Semi-annual BISS-Trends (June-December 2015) issue

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This new issue of BISS-Trends is a semiannual monitoring review of the primary trends in the development of the Belarusian state and society in the second half of 2015.

This review focuses on the main trends in the following areas:  political democratization/political liberalization;        economic liberalization; good governance and rule of law; geopolitical orientation; and  cultural policy.

The political liberalization dimension was marked by progress in the second half of 2015. Although the presidential election was held without a slightest deviation from the scenario originally concocted by the authorities and was accompanied by numerous failures to comply with the applicable regulations, the authorities managed to bring down the overall, already quite low, level of repression, and changed to milder restrictive practices. An important development recorded during the period under review was the release of all of the political prisoners. When it comes to political democratization, no significant changes were reported.

The economic liberalization segment was characterized by a deterioration of the main macroeconomic indicators, as well as the accumulation and aggravation of previous challenges. Structural reforms were postponed again, and the authorities confined themselves to making negligible positive changes, mostly to comply with foreign lenders’ requirements.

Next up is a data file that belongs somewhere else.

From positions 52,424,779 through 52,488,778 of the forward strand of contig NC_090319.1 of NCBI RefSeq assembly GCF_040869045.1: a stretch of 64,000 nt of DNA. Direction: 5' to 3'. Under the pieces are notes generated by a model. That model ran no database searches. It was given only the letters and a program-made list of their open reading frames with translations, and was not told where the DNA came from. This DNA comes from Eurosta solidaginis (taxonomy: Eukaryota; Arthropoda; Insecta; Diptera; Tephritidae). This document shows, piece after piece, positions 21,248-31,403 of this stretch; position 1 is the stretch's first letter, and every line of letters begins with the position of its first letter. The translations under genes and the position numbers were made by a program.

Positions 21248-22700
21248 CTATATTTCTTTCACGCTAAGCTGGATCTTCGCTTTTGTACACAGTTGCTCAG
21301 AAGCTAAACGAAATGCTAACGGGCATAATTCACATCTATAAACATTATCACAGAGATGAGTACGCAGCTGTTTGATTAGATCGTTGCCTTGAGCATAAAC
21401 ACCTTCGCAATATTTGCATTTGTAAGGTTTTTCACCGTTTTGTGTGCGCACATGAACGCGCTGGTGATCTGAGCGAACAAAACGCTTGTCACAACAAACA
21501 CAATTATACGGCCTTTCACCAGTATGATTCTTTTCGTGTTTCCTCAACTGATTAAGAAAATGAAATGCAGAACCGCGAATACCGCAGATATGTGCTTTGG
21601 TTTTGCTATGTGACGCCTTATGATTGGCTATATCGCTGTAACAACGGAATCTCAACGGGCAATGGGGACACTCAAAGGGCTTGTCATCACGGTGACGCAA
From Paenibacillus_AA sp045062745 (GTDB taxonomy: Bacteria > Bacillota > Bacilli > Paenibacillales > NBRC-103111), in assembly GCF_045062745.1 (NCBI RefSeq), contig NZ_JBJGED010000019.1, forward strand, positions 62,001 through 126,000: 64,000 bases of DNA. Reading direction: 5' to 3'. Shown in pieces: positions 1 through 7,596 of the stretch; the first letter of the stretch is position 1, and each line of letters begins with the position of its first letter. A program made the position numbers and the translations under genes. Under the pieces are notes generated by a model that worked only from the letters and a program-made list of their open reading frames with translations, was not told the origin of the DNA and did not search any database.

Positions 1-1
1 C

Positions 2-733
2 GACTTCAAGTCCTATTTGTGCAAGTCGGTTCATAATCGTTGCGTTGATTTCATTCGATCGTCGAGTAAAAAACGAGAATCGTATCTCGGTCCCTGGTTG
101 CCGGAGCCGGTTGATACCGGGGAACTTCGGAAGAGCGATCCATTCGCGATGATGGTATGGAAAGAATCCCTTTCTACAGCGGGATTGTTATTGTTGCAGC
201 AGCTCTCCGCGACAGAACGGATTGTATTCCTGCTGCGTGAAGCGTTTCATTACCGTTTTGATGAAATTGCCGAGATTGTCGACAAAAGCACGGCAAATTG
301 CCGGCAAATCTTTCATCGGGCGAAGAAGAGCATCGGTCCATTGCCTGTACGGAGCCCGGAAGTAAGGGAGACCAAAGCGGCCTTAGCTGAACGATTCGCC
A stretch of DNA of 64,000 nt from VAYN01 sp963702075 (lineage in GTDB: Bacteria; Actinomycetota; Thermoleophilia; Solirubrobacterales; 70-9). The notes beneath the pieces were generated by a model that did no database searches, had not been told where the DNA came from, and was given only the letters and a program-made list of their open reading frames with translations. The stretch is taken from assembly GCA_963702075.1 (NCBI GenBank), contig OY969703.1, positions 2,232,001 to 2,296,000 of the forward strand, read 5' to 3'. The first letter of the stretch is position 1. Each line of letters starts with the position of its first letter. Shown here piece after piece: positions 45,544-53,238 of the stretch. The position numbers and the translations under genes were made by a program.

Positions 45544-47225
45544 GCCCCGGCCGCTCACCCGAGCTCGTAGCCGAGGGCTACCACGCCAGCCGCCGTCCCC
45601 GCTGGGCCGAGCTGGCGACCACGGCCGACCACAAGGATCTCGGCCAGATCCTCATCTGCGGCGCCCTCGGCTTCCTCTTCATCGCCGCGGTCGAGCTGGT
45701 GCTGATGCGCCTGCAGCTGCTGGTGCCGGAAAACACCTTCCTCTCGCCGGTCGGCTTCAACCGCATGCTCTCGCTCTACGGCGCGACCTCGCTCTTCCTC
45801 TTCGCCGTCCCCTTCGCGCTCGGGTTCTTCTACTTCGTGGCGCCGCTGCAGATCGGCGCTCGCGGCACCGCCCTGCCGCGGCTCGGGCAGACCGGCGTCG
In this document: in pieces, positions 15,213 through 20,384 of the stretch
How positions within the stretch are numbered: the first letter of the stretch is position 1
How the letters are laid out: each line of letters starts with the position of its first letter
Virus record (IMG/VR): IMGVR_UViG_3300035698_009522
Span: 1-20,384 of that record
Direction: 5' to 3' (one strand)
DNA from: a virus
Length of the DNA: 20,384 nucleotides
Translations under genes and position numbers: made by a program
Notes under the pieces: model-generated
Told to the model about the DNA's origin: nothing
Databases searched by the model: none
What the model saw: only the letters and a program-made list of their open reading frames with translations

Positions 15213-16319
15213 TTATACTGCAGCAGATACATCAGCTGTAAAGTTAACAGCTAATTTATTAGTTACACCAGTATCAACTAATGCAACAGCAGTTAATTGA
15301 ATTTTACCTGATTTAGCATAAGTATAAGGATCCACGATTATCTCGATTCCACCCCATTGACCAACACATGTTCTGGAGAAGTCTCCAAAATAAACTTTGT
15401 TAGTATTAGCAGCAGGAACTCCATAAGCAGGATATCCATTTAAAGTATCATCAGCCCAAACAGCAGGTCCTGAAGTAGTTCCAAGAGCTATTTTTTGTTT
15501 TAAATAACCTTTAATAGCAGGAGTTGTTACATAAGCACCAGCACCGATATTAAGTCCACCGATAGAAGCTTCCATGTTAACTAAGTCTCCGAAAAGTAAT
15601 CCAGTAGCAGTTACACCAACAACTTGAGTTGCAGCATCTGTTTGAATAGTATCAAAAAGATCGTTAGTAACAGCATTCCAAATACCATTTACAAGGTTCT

In the sector that we refer to as good governance and rule of law significant progress was registered, driven by the need to improve the effectiveness of state administration ahead of the presidential election amid the less favorable international situation. During the six months under analysis, a series of important documents were approved concerning the country’s business environment and investment procedures.

In the second half of the year, Belarus’s geopolitical orientation was marked by the continued trend towards further normalization of Belarus’s relationship with the West and persisting contradictions in its relations with Russia. Belarus met halfway with some of the western countries: it released all of the political prisoners and chose not to increase the level of repression in the course of the presidential campaign. As a result, the European Union and the United States suspended sanctions against Belarus. The relationship with Russia was complicated by the issue of the establishment of a Russian air base in Belarus, as well as protracted negotiations over a new loan to Belarus.

In cultural policy, the problems in the implementation of so-called “soft Belarusianization” were especially apparent. The lack of the uniform state cultural policy brought about an interesting phenomenon — a conflict between senior state officials regarding “soft Belarusianization.” The period under analysis was also characterized by the controversial policy on permits and bans in the cultural field.